The exponential growth of technology and computer processing capabilities in connection with the philosophy of stereotactic neurosurgery and the progress specifically in medical imaging were the basis for the development of navigation systems; which were designed in order to perform more effective, accurate and convenient, safer and less invasive neurosurgical operations [2]. Surgical navigation was firstly invented in 1986 by a neurosurgeon: David Roberts, marking only the beginning of an amazing ongoing progress of the surgical navigation [3]. Modern intraoperative navigation systems provide several significant and advantageous functions, e.g. multiplanar image reconstruction and three-dimensional (3D) planning (preoperative and intraoperative), real-time intraoperative surgical instrument guidance, and precise localization of intracranial targets [4,5]. Moreover, they include many useful tools (e.g. measurement tools) and they can implement scans from many imaging methods (e.g. CT, MRI, functional MRI (fMRI), Tractography, and Positron Emmision Tomography). Although the history of navigation is closely connected with the history of Neurosurgery, it was also afterwards expanded to other surgical disciplines, e.g. Spine surgery, Orthopedics, Craniomaxillofacial, Otorhinolaryngology (ENT) or even abdominal operations. Navigation systems can be used for numerous neurosurgical applications being an invaluable investment for any modern neurosurgical department (see Table). It seems that the only neurosurgeons that have not been addicted to navigation systems are those that do not have them available in their hospitals or few exceptions, like the worldwide famous neurosurgeon professor Hugues Duffau a true surgical neuroanatomist who prefers to rely only on his knowledge and eyes with astonishing published work unraveling the mysteries of the brain! [6,7].

1. Lozano A, Gildenberg P, Tasker R. Textbook of Stereotactic and Functional Neurosurgery. Berlin Heidelberg: Springer. 2009.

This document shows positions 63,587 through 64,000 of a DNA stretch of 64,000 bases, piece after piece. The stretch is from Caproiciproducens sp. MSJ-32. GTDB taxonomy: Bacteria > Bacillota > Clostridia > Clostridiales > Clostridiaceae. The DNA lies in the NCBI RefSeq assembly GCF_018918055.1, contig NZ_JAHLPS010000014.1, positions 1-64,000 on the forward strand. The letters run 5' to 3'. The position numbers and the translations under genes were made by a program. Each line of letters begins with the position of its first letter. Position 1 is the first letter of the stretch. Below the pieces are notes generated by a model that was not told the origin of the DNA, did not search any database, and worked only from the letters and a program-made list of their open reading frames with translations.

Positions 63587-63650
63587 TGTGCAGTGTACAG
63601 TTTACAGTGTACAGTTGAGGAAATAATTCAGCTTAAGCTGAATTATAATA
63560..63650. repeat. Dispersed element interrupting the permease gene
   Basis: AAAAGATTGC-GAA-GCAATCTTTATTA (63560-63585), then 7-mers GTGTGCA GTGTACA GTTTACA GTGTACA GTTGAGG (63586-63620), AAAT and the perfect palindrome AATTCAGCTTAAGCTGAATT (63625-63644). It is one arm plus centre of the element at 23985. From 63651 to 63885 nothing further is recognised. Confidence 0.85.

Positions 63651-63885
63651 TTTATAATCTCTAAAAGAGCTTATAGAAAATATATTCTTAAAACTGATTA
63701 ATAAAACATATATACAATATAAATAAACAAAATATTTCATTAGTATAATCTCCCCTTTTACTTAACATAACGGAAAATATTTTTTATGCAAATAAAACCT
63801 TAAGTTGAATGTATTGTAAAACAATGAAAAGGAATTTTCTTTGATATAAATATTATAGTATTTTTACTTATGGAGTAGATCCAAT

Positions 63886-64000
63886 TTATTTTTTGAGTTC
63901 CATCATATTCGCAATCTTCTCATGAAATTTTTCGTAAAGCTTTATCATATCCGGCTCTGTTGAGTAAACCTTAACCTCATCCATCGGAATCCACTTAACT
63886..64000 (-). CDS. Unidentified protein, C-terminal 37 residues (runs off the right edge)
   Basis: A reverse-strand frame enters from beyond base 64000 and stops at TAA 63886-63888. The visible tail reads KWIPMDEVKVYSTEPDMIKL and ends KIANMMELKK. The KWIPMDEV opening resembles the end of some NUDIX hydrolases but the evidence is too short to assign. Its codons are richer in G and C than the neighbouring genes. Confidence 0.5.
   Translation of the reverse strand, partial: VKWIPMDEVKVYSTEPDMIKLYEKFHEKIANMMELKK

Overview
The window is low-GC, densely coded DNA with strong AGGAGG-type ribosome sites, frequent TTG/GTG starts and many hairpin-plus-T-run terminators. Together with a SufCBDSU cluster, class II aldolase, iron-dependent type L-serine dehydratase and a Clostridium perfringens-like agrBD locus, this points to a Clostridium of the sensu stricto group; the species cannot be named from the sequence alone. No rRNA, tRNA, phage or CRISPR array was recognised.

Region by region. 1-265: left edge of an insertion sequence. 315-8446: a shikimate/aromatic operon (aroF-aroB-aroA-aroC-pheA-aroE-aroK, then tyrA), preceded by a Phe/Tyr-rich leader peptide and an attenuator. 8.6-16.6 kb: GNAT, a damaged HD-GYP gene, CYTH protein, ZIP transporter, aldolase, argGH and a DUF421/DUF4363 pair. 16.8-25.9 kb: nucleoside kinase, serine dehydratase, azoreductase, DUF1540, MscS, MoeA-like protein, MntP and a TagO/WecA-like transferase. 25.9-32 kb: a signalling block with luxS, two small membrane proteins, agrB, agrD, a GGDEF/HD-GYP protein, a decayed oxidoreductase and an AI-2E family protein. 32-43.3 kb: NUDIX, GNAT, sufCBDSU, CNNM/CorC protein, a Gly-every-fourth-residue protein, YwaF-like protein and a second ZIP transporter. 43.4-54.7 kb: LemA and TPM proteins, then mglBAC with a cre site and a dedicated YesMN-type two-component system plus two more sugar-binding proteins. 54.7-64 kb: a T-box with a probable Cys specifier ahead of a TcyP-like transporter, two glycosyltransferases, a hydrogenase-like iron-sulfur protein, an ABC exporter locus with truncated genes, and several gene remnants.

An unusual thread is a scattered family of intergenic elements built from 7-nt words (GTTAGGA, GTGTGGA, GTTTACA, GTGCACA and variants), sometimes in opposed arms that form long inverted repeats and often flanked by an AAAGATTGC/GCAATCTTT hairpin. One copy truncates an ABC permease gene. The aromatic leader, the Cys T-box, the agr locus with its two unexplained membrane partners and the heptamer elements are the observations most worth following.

2. Mezger U, Jendrewski C, Bartels M. Navigation in surgery. Langenbecks Arch Surg. 2013;398(4):501-514.
3. Roberts DW, Strohbehn JW, Hatch JF, Murray W, Kettenberger H. A frameless stereotaxic integration of computerized tomographic imaging and the operating microscope. J Neurosurg. 1986;65(4):545-549.
4. Georgiopoulos M, Ellul J, Chroni E, Constantoyannis C. Minimizing technical failure of percutaneous balloon compression for trigeminal neuralgia using neuronavigation. ISRN Neurol. 2014;2014:630418.
5. Bale RJ, Laimer I, Martin A, et al. Frameless stereotactic cannulation of the foramen ovale for ablative treatment of trigeminal neuralgia. Neurosurgery. 2006;59(4):394-401.
6. Tate MC, Herbet G, Moritz-Gasser S, Tate JE, Duffau H. Probabilistic map of critical functional regions of the human cerebral cortex: Broca’s area revisited. Brain. 2014;137(Pt 10):2773-2782.
7. Thiebaut de Schotten M, Urbanski M, et al. Direct evidence for a parietalfrontal pathway subserving spatial awareness in humans. Science. 2005;309(5744):2226-2228.
8. Kwon WK, Park DH, Park KJ, et al. Prognostic factors of clinical outcome after neuronavigation-assisted hematoma drainage in patients with spontaneous intracerebral hemorrhage. Clin Neurol Neurosurg. 2014;123:83-89.
9. Wilson TJ, Stetler WR, Al-Holou WN. Sullivan SE Comparison of the accuracy of ventricular catheter placement using freehand placement, ultrasonic guidance, and stereotactic neuronavigation. J Neurosurg. 2013;119(1):66-70.
10. Meng XT, Guan XF, Zhang HL, He SS. Computer navigation versus fluoroscopy-guided navigation for thoracic pedicle screw placement: a metaanalysis. Neurosurg Rev. 2016;39(3):385-391.
11. Georgiopoulos M, Ellul J, Chroni E, Constantoyannis C. Efficacy, Safety, and Duration of a Frameless Fiducial-Less Brain Biopsy versus Frame-based Stereotactic Biopsy: A Prospective Randomized Study. J Neurol Surg A Cent Eur Neurosurg. 2017 Jun 12.


Figure 1: Image from the navigation system: StealthStation* S7™ (Medtronic Inc., Minneapolis, MN, USA), during the performance of a brain biopsy. The trajectory of the biopsy needle and the depth of its port are shown in real time and in three different probe's eye views (axial, sagittal and coronal probe's eye views). (Department of Neurosurgery, University Hospital of Patras, Faculty of Medicine, University of Patras, Greece)